Solo | Leader | Composer Discography
Not Two 955-2 - double CD DEGRADIENT Kyle Bruckmann oboe, English horn, electronics, composition Aram Shelton alto saxophone, clarinet, bass clarinet Jason Hoopes electric bass Jordan Glenn percussion with Weston Olencki, trombone; and 99 readers, featuring Danishta...
“. . . a contemporary improvised bassoon sonata, with an elastically-scaled virtual wind ensemble made up of composer/oboist Kyle Bruckmann’s multiply recorded oboe and bass oboe forming the backdrop for Jessen’s elegant solo lines. . .”
“Over the past decade, sfSound has explored the territory between the concert hall and the experimental music underground. sfSoundGroup, the organization’s performing ensemble, is a fluid collective of multi-faceted interpreters and composer/performers dedicated to innovative collaborative work. . .”
The debut album from Splinter Reeds, featuring six new and recent works by composers Marc Mellits, Erik DeLuca, Ryan Brown, Kyle Bruckmann, Ned McGowan and Jordan Glenn.
stunp is the moniker under which Kyle Bruckmann produces technological Gebrauchsmusik not overtly hostile to potential dancefloor applications. While stunp tracks share many aesthetic characteristics, formal concerns, and generative processes with other projects most notably including the ongoing Technological Music series, they alone unapologetically employ genre-appropriate means of production, and as such are specifically optimized for social dancing contexts.
A series of calculated disasters wherein compositional intent is exercised to varying degrees before and/or after the moment of performance. The Irreproducible Results are single-pass, unedited improvisations featuring borrowed gear configured to maximize complexity and minimize predictability. The remainder are heavily edited constructions utilizing detritus of the aforementioned experiments, with the Pulse Matrices continuing a game of formal telephone begun on Vol. 1.
stunp is the moniker under which Kyle Bruckmann produces technological Gebrauchsmusik not overtly hostile to potential dancefloor applications. While stunp tracks share many aesthetic characteristics, formal concerns, and generative processes with other projects most...
“…Wrack is currently supporting what might be its greatest achievement: . . .a four-part suite inspired by the novels of Thomas Pynchon. Bruckmann embeds fast-flying tropes and melodies from classic jazz in his shape-shifting compositions—a kind of nod to Pynchon’s referential gamesmanship—and Wrack negotiates the tricky tunes with its usual breathless precision, adding a satisfyingly off-kilter swing and infectious sense of fun that I’ve never heard from the ensemble before.” (Chicago Reader)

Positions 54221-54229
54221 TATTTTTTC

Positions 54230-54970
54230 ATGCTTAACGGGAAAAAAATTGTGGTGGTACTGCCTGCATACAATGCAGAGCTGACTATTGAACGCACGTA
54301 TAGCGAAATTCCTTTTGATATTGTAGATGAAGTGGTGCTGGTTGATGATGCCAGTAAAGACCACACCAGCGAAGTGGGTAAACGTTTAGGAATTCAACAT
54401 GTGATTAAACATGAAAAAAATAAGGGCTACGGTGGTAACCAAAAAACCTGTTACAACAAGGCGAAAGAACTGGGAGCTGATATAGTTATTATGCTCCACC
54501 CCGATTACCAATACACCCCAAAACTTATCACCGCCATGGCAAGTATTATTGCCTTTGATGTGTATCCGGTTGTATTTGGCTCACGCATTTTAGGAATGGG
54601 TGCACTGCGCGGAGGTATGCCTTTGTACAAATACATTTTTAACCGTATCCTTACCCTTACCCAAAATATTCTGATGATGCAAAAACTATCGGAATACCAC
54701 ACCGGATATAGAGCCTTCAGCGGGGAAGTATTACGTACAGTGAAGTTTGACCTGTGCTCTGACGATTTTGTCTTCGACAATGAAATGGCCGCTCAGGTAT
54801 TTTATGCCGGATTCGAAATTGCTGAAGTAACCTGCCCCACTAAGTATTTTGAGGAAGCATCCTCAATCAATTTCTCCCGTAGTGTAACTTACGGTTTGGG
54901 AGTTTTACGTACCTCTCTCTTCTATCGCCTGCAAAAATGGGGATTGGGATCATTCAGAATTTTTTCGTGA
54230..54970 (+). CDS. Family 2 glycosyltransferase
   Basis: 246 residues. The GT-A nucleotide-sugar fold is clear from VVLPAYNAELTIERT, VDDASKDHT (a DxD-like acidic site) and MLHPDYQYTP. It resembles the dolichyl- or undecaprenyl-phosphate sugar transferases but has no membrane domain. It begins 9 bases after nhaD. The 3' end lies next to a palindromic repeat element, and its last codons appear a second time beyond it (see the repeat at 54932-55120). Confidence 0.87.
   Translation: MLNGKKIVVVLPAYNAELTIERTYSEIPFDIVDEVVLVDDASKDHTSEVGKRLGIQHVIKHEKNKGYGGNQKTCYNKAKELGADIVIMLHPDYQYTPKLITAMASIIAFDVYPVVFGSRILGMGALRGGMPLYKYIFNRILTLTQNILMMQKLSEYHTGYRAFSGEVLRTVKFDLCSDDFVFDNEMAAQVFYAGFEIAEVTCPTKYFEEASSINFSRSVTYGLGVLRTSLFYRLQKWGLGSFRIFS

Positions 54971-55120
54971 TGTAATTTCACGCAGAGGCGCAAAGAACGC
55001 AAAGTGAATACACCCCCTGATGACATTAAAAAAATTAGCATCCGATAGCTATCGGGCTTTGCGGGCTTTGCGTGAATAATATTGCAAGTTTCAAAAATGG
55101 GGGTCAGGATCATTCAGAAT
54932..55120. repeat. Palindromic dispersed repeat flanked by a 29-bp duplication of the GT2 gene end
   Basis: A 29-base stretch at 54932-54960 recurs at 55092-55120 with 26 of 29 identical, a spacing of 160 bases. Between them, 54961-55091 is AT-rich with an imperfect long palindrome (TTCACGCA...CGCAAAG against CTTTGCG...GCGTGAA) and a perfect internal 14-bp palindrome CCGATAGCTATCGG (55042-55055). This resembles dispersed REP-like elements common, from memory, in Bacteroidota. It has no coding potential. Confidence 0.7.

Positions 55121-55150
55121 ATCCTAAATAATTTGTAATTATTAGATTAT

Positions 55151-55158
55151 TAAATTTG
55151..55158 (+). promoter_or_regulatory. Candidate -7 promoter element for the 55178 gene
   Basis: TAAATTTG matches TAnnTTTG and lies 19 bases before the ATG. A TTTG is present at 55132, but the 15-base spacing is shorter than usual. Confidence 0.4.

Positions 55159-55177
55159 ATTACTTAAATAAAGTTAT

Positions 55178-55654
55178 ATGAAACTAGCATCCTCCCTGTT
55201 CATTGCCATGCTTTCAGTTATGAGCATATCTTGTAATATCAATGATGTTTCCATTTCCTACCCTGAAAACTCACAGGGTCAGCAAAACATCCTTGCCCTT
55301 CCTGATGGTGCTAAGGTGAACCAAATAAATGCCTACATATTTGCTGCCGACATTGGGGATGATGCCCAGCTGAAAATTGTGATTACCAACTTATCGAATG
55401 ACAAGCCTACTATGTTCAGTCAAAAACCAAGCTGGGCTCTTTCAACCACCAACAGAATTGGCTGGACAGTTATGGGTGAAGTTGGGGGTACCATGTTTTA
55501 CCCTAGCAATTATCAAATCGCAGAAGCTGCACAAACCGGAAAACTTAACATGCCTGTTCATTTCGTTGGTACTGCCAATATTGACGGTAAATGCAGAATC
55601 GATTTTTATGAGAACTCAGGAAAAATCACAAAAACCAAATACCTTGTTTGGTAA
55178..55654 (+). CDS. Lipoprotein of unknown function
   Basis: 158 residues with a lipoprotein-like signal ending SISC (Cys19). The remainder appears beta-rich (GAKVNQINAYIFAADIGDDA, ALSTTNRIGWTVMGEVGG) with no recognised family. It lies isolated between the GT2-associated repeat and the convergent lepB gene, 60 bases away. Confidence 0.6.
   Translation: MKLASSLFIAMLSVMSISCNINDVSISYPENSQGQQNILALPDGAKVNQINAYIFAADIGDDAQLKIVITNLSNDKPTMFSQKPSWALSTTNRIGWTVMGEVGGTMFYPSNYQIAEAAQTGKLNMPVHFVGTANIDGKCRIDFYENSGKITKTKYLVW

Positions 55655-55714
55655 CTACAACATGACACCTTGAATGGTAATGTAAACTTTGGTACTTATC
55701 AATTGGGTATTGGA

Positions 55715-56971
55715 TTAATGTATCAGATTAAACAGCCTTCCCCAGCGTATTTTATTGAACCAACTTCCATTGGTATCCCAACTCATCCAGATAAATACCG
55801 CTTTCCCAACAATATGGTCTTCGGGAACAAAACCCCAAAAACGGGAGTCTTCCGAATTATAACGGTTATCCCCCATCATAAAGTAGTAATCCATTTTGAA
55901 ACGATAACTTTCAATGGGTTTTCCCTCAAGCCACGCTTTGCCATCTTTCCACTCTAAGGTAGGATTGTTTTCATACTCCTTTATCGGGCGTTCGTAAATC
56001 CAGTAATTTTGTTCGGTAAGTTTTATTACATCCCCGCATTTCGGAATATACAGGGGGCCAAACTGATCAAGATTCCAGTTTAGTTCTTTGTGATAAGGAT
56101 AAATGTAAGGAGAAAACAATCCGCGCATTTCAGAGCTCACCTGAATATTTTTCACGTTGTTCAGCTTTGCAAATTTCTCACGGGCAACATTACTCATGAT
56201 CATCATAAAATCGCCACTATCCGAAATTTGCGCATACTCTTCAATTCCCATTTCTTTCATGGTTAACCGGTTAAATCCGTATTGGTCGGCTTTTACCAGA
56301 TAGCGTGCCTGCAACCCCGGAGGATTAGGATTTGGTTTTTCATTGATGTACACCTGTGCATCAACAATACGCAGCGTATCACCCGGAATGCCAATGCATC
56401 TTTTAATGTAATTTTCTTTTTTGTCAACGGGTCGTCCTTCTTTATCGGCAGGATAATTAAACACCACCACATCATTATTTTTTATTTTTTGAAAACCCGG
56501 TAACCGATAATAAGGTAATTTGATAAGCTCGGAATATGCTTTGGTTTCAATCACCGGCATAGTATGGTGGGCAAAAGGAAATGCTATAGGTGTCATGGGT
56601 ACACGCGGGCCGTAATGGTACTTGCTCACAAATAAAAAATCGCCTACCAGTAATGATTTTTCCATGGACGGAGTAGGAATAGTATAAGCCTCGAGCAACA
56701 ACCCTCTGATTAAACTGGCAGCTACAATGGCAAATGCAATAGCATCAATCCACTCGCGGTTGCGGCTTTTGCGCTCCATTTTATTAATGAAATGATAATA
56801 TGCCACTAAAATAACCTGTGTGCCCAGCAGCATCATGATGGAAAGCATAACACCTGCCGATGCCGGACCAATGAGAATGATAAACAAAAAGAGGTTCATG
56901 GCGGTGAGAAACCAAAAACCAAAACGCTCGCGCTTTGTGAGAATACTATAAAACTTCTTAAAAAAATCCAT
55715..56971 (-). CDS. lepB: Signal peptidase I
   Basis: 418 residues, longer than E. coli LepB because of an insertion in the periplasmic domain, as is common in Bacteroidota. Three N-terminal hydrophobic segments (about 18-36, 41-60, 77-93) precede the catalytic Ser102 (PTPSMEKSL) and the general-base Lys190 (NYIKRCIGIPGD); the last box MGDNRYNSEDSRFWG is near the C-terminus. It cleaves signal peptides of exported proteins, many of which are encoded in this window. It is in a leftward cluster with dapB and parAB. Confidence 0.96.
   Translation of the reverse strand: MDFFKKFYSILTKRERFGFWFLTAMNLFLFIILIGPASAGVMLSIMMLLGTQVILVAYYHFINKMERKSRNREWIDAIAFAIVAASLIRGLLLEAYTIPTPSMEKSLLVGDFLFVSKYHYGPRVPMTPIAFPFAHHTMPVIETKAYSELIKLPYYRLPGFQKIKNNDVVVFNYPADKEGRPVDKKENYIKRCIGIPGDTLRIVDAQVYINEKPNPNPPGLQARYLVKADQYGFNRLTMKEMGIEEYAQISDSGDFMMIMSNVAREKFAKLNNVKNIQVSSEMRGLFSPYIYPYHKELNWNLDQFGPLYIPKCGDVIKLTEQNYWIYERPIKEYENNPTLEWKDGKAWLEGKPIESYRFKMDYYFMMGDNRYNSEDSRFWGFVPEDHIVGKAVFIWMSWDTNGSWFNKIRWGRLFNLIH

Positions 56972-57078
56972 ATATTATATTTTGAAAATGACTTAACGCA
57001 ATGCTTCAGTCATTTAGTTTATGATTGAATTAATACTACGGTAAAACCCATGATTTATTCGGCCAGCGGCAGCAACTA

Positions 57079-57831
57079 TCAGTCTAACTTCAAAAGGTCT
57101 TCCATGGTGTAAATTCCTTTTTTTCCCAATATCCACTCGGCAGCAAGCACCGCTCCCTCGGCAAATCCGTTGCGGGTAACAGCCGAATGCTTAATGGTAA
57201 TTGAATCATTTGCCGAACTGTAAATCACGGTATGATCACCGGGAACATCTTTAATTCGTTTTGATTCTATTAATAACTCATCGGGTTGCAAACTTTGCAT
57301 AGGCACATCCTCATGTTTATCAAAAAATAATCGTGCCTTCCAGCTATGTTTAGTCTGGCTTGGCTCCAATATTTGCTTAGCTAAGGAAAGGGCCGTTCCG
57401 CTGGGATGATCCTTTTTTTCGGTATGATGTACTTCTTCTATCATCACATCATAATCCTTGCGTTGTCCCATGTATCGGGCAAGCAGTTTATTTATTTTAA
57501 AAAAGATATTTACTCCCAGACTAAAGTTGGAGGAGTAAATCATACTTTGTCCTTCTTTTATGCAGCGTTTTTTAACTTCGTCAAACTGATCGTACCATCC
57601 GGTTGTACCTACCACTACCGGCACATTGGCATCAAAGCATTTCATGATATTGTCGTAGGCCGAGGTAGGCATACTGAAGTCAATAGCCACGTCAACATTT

“. . . So if we read Technological Music as impressive mimicry or as high-level homage, either way we have to stop and ask: What’s the point? Haven’t we already hashed out this debate? . . . Bruckmann’s achievement is more than a stunt. It’s not just a love letter or a piss-take. . .” (Dusted Magazine)
“. . . unusually harsh outliers . . . oddly stuck in time, channeling a panicked late-Bush era Zeitgeist (the aetheric intrusions transmitted through my Z-vex pedal are, if I’m not mistaken, the ravings of a radio shock jock regarding Fidel Castro’s stepping down).” Lathe-cut 7″, ltd edition of 30.
“Any attempt to pin down Bay area musician Kyle Bruckmann is a study in futility. Here’s someone who jumps from collective improvisation to the skronk-rock of the group Lozenge to jagged compositional forms for improvisation with his group Wrack to electro-acoustic explorations with his duo EKG . . . ‘On Procedural Ground’ is a great place to hear how all of this comes together.” (Point of Departure)
“The onetime Chicagoan started Wrack as a jazz-oriented project, but over time he’s come to focus more and more on jagged themes, unwieldy time signatures, and tricky pinpoint interplay (a la Anthony Braxton), all played with the postpunk energy of his old band Lozenge . . . Drummer Tim Daisy and bassist Anton Hatwich make for a whirlwind rhythm section, and when they buckle down and play hard they sometimes seem to splinter the front line with their momentum as they signal the rapid-fire shifts in Bruckmann’s knotty, episodic compositions.” (Chicago Reader)
“Bruckmann effortlessly occupies the space between jazz and classical music, generating movements of somber reflection one minute, turbulent intensity the next. From Morton Feldman-esque minimalism to Charles Ives-like bluster, Wrack has few equals. . . ” (Troy Collins, All About Jazz)
“Gasps & Fissures’s microscopic constructions are meticulously built from some of the music’s smallest bits. . . Bruckmann’s classical and jazz influences are stripped down and dissected, resulting in music that’s as much electronic as it is either of the aforementioned styles. . . Like a slide of single-celled organisms bursting to life under a microscope, this album finds flourishing life in the most unexpected of places.” (Adam Strohm, Dusted Magazine)
“Bruckmann’s compositions are a carefully constructed balancing act between a written hybrid of jazz/classical motifs and improvised interplay. These seven compositions (with one non-original) emphasize a dark, reflective sound that thrives on dynamic variance… On Ornette Coleman’s “Lonely Woman”, the ensemble cuts to the core of the piece in perhaps the most breathtaking version of this song ever recorded (after Ornette, of course).” (Jay Collins, One Final Note)